accumulating an answer which is then returned. The answer returned depends upon
the function given, the elements of the list, and the initial value of the
accumulator supplied. So you can imagine these are very general functions.
Let's explore `fold_left`

first.

In this example, we supply the addition function and an initial accumulator value of 0:

`# List.fold_left ( + ) 0 [1; 2; 3];;`

- : int = 6

The result is the sum of the elements in the list. Now let's use OCaml's
built-in `max`

function which returns the larger of two given integers in place
of our addition function. We use `min_int`

, the smallest possible integer, as
our initial accumulator

`# List.fold_left max min_int [2; 4; 6; 0; 1];;`

- : int = 6

The largest number in the list is found. Let's look at the type of the
`fold_left`

function:

`# List.fold_left;;`

- : ('a -> 'b -> 'a) -> 'a -> 'b list -> 'a = <fun>

The function is of type `'a -> 'b -> 'a`

where `'a`

is the accumulator and `'b`

is the type of each element of the list. The next argument is the initial
accumulator, which must be of type `'a`

, and then finally the input list of
type `'b list`

. The result is the final value of the accumulator, so it must
have type `'a`

. Of course, in both of our examples, `'a`

and `'b`

are the same
as one another. But this is not always so.

Consider the following definition of `append`

which uses
`fold_right`

(`fold_left`

considers the
elements from the left,
`fold_right`

from the right):

```
# let append x y =
List.fold_right (fun e a -> e :: a) x y;;
```

val append : 'a list -> 'a list -> 'a list = <fun>

In this example, the initial accumulator is the second list, and each element of the first is consed to it in turn. You can see the order of arguments to fold right is a little different:

`# List.fold_right;;`

- : ('a -> 'b -> 'b) -> 'a list -> 'b -> 'b = <fun>

The function comes first, then the list of elements, then the initial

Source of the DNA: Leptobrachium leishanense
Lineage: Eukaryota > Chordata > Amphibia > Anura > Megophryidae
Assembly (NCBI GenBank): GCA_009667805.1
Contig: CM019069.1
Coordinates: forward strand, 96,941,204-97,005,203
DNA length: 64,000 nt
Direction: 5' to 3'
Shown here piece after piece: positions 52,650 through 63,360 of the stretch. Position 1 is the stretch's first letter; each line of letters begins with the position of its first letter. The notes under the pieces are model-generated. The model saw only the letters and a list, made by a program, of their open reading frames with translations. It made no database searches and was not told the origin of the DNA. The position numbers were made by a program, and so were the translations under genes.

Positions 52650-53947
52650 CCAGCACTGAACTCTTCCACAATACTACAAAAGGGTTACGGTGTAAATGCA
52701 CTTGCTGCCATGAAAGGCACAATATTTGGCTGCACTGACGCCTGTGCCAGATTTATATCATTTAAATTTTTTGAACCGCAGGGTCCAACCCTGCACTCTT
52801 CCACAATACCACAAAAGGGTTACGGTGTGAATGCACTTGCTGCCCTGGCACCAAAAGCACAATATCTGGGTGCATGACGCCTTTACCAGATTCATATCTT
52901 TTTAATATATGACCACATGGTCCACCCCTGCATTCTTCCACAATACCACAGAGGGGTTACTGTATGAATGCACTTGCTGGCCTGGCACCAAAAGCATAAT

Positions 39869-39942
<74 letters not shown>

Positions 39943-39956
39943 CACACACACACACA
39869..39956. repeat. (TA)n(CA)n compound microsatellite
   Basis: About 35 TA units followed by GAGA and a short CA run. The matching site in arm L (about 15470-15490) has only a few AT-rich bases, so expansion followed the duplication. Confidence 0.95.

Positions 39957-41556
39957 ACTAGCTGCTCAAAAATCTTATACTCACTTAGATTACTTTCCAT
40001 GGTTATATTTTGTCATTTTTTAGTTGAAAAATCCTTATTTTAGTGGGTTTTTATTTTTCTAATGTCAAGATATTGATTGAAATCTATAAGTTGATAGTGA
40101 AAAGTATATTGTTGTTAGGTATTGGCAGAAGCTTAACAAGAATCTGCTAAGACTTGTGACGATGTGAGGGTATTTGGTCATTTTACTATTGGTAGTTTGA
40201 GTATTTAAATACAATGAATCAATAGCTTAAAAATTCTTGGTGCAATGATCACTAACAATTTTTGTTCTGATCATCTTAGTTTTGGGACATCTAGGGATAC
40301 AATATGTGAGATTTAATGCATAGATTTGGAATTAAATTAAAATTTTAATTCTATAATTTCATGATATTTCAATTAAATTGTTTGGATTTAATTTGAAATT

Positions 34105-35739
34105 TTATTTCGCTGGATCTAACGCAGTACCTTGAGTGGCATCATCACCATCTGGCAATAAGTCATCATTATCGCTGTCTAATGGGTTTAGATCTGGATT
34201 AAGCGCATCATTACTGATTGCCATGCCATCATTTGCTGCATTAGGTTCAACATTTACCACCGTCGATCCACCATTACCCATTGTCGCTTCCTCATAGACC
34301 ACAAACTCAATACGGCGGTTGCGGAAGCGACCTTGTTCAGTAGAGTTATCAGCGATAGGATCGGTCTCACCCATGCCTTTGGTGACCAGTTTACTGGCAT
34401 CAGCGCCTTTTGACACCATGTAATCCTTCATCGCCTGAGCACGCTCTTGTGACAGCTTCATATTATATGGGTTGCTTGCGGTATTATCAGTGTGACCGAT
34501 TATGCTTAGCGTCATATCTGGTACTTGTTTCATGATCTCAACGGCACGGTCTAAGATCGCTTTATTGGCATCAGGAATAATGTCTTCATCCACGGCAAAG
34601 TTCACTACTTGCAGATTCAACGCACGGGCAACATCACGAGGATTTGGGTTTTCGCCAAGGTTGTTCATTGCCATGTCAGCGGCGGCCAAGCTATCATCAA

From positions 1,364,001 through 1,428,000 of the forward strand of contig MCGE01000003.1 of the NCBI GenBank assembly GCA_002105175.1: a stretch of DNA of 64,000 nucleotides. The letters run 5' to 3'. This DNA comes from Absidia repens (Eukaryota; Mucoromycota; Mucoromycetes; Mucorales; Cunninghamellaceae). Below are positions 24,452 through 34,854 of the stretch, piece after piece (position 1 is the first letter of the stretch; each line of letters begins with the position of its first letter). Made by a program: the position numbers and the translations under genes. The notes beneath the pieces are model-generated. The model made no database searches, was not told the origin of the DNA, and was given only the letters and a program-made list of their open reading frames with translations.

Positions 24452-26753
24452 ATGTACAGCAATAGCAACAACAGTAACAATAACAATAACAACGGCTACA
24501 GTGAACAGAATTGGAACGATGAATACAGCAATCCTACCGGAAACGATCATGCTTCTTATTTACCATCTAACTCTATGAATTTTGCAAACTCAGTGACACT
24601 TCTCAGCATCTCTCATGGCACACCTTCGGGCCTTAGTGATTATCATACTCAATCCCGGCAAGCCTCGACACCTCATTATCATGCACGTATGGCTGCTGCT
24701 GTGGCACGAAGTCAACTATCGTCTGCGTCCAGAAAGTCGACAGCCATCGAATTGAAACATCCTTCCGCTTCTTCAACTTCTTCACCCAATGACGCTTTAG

accumulator value. We can use
`fold_right`

to define our
usual `map`

function:

```
# let map f l =
List.fold_right (fun e a -> f e :: a) l [];;
```

val map : ('a -> 'b) -> 'a list -> 'b list = <fun>

But care is needed. If we try that with
`List.concat`

, which turns a
list of lists into a list by concatenating the lists together, we produce this:

`# let concat l = List.fold_left ( @ ) [] l;;`

val concat : 'a list list -> 'a list = <fun>

Unfortunately, the order of evaluation here is such that larger and larger
items are passed to the `@`

operator as its first argument, and so the function
has a worse running time than
`List.concat`

. You can read more
about the time and space efficiency of lists and other common OCaml data
structures in the comparison of standard
containers.

Here are some more redefinitions of familiar functions in terms of
`fold_left`

or
`fold_right`

. Can you work
out how they operate?

```
# let length l =
List.fold_left (fun a _ -> a + 1) 0 l;;
```

val length : 'a list -> int = <fun>
# let rev l =
List.fold_left (fun a e -> e :: a) [] l;;

val rev : 'a list -> 'a list = <fun>
# let split l =
List.fold_right
(fun (x, y) (xs, ys) -> (x :: xs, y :: ys))
l
([], []);;

val split : ('a * 'b) list -> 'a list * 'b list = <fun>

## Lists and tail recursion

Our `length`

function builds up an intermediate expression of a size
proportional to its input list:

```
length [1; 2; 3]
=> 1 + length [2; 3]
=> 1 + (1 + length [3])
=> 1 + (1 + (1 + length []))
=> 1 + (1 + (1 + 0))
=> 1 + (1 + 1)
=> 1 + 2
=> 3
```

For long lists, this may overflow the stack (be too large for the computer to handle). The solution is to write our function with an accumulating argument, like this:

```
# let rec length acc l =
match l with
| [] -> acc
| _ :: t -> length (acc + 1) t;;
```

val length : int -> 'a list -> int = <fun>
# let l = length 0 [1; 2; 3];;

val l : int = 3

This function now uses a constant amount of space on the stack:

```
length 0 [1; 2; 3]
=> length 1 [2; 3]
=> length 2 [3]
=> length 3 []
=> 3
```

We call such a function *tail-recursive*. We may write a wrapper function so
that the initial accumulator value is supplied automatically:

```
# let rec length_inner acc l =
match l with
| [] -> acc
| _ :: t -> length_inner (acc + 1) t;;
```

val length_inner : int -> 'a list -> int = <fun>
# let length l = length_inner 0 l;;

val length : 'a list -> int = <fun>

Or, we can do it all in one function:

```
# let length l =
let rec length_inner acc l =
match l with
| [] -> acc
| _ :: t -> length_inner (acc + 1) t
in
length_inner 0 l;;
```

val length : 'a list -> int = <fun>

In the standard library documentation, functions which are not tail-recursive are marked.